Since stinging nettles hurt when you touch them, you might be slightly alarmed by the notion of making stinging nettle tea. But when soaked in water or cooked, the leaves of the nettle plant lose their stinging chemicals, allowing them to be safely used for culinary or medicinal purposes.
Stinging nettles are often seen as undesirable and invasive weeds, even though all parts of the nettle plant have been used in traditional medicine for thousands of years. Stinging nettle tea is most often used to treat urinary tract or bladder infections, but the medicinal benefits of the plant go much further.
Positive Effects of Stinging Nettle Tea:
- May reduce inflammation, which can occur as a result of many different health problems and is extremely damaging to the body.
- Traditionally used to treat high blood pressure.
- Helps treat pain associated with menstruation.
- Natural treatment for hay fever.
- Natural diuretic.
- Supports immune system function.
How to Prepare and Dose the Tea
- Pour 1/4 liter hot water over about two heaping teaspoons of dried stinging nettle leaves.
- Allow the tea to steep for about ten minutes.
For a detox cleanse: Drink about 1/4 liter of stinging nettle tea each day for 4-6 weeks.
For inflammation: When the inflammation begins, drink a few glasses of stinging nettle tea throughout the day. You can stop the treatment as soon as the inflammation has gone down. In the case of a urinary tract or bladder infection, you should start drinking stinging nettle tea at the first signs of discomfort. It is always best to seek immediate medical assistance from your doctor, to prevent the infection from spreading.
Skin treatment: Because of its anti inflammatory and astringent properties, stinging nettle tea can also be used to treat acne, psoriasis and dermatitis, as well as itchy skin. Simply wash the affected areas with the (cooled) steeped tea leaves.
Stinging Nettle Tea Is Not Just For Bladder Infections
The medicinal properties of stinging nettle have been known since ancient times. You can use it as a home remedy for bladder infections or as anti-dandruff and growth-encouraging soap. And thanks to high amounts of iron, calcium (six times as much as milk), vitamin A, magnesium and protein, stinging nettles have helped protect people from malnourishment in times of famine.
How to Harvest Stinging Nettle Leaves
Stinging nettles grow practically everywhere: even in cities, it is often possible to find the plant growing in parks or gardens as a weed. Be careful not to harvest from areas that are close to busy streets or are frequented by dog walkers.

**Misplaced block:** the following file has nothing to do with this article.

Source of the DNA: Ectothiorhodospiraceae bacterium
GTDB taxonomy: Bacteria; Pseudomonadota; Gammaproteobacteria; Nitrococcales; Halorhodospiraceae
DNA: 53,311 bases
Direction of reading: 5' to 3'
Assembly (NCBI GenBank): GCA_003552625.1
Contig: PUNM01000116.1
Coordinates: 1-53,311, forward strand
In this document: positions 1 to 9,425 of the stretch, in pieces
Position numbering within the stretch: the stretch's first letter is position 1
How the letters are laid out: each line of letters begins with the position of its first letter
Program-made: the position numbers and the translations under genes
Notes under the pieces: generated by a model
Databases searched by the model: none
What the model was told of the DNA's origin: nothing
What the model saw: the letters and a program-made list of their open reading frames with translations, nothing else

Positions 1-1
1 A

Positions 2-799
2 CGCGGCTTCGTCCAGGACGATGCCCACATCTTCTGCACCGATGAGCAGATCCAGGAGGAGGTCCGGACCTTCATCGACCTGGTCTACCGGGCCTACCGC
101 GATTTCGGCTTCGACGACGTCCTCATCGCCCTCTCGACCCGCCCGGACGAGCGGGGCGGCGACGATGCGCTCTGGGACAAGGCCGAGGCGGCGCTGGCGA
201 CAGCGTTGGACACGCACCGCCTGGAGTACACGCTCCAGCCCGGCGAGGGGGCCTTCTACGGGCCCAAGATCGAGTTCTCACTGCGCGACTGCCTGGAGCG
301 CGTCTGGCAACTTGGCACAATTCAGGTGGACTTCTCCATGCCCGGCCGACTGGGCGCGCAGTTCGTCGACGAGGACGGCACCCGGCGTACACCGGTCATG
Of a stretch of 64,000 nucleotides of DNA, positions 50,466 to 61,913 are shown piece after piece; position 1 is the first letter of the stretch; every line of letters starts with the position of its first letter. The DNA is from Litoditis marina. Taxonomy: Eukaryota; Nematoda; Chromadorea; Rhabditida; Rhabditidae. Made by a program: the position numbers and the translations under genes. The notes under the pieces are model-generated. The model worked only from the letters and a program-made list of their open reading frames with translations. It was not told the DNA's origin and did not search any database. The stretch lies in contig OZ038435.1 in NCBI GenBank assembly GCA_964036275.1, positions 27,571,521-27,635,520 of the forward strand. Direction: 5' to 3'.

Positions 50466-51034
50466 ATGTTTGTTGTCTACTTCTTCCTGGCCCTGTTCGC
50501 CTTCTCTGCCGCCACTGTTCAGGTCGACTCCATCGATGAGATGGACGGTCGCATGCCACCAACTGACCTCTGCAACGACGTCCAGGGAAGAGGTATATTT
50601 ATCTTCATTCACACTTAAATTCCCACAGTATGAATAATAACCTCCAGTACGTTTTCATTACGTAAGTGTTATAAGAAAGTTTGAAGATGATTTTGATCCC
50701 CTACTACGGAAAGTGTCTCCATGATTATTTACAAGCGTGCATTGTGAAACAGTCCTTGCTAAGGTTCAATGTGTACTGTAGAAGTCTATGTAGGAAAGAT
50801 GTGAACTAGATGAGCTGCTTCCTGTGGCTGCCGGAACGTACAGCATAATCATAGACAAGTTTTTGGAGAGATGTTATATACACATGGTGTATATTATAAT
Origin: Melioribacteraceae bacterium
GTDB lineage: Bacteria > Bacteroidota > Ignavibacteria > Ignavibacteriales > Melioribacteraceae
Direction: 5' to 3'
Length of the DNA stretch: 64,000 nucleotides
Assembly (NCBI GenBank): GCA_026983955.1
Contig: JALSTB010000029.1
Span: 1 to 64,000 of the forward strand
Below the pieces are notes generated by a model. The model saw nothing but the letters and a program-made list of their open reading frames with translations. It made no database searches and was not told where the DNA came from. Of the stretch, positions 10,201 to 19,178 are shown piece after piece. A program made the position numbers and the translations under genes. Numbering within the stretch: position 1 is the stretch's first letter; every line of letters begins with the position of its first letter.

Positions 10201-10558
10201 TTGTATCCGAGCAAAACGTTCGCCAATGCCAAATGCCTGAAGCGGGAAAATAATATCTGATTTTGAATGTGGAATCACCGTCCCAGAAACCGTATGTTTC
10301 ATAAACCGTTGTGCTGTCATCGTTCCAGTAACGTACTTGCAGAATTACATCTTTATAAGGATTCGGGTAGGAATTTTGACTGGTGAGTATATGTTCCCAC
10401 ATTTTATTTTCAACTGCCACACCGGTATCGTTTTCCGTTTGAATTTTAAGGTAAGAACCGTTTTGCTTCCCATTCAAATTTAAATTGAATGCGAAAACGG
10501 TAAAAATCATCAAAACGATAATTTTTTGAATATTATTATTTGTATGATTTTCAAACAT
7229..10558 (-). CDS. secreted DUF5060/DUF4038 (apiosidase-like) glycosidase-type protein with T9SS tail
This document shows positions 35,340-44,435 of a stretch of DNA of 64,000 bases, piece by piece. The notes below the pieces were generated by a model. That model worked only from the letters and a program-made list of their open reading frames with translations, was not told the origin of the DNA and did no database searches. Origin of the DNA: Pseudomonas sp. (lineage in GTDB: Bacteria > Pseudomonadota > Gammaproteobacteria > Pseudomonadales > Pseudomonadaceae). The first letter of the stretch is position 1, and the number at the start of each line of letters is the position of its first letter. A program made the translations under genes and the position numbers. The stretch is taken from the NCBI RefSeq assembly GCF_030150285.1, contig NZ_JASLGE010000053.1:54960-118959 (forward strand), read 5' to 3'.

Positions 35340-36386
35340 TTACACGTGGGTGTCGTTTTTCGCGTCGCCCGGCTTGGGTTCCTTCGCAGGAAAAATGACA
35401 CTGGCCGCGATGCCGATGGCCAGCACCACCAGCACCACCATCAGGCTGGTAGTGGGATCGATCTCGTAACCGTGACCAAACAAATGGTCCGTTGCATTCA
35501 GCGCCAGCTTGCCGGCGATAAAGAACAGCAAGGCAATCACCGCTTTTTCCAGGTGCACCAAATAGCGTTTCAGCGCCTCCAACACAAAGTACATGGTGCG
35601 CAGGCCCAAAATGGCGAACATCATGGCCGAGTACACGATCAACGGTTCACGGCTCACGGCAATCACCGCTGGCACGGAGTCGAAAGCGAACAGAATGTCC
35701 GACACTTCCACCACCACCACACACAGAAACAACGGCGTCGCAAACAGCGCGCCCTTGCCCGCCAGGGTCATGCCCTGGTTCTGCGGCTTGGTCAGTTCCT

- Time: The ideal time to harvest stinging nettles is spring time, when the leaves of the plant are still young, tender, and full of nutrients. Generally, harvest is possible between May and September.
- Hand Protection: Stinging nettles are called ‘stinging’ for a reason: if you touch them with your bare hands, it will hurt. Be sure to wear heavy gloves when you are picking the nettle leaves so that you don’t get burned.
- Cutting: The young, tender leaves near the top of the plant are best for culinary and medicinal purposes. After cutting, brush from the bottom of the stem up towards the top to get rid of the countless tiny stinging hairs on the plant.
- Dry: Tie all the stems together and hang to dry in a well-ventilated, low-humidity area until the leaves are completely dry.
- Store: When the leaves contain no more moisture, pick them off the stems and store in a tea can.
Side Effects of Stinging Nettles
Stinging nettles are medicinal plants, and should be consumed carefully. It is important not to exceed four cups of stinging nettle tea per day, and it should not be taken for longer than four to six weeks. Too much stinging nettle can cause an upset stomach, diarrhea, sweating and skin rash.
Warning: Physicians are still debating, whether stinging nettle tea is safe to drink during pregnancy. If you are pregnant, be sure to do thorough research and decide with your doctor whether or not stinging nettle tea is right for you.
This article has been translated from German to English by Christie Sacco. You can read the original version here: Brennnesseltee: Einfache Zubereitung, große Wirkungaffiliate links: If you buy here, you actively support Utopia.org because we get a small portion of the proceeds.
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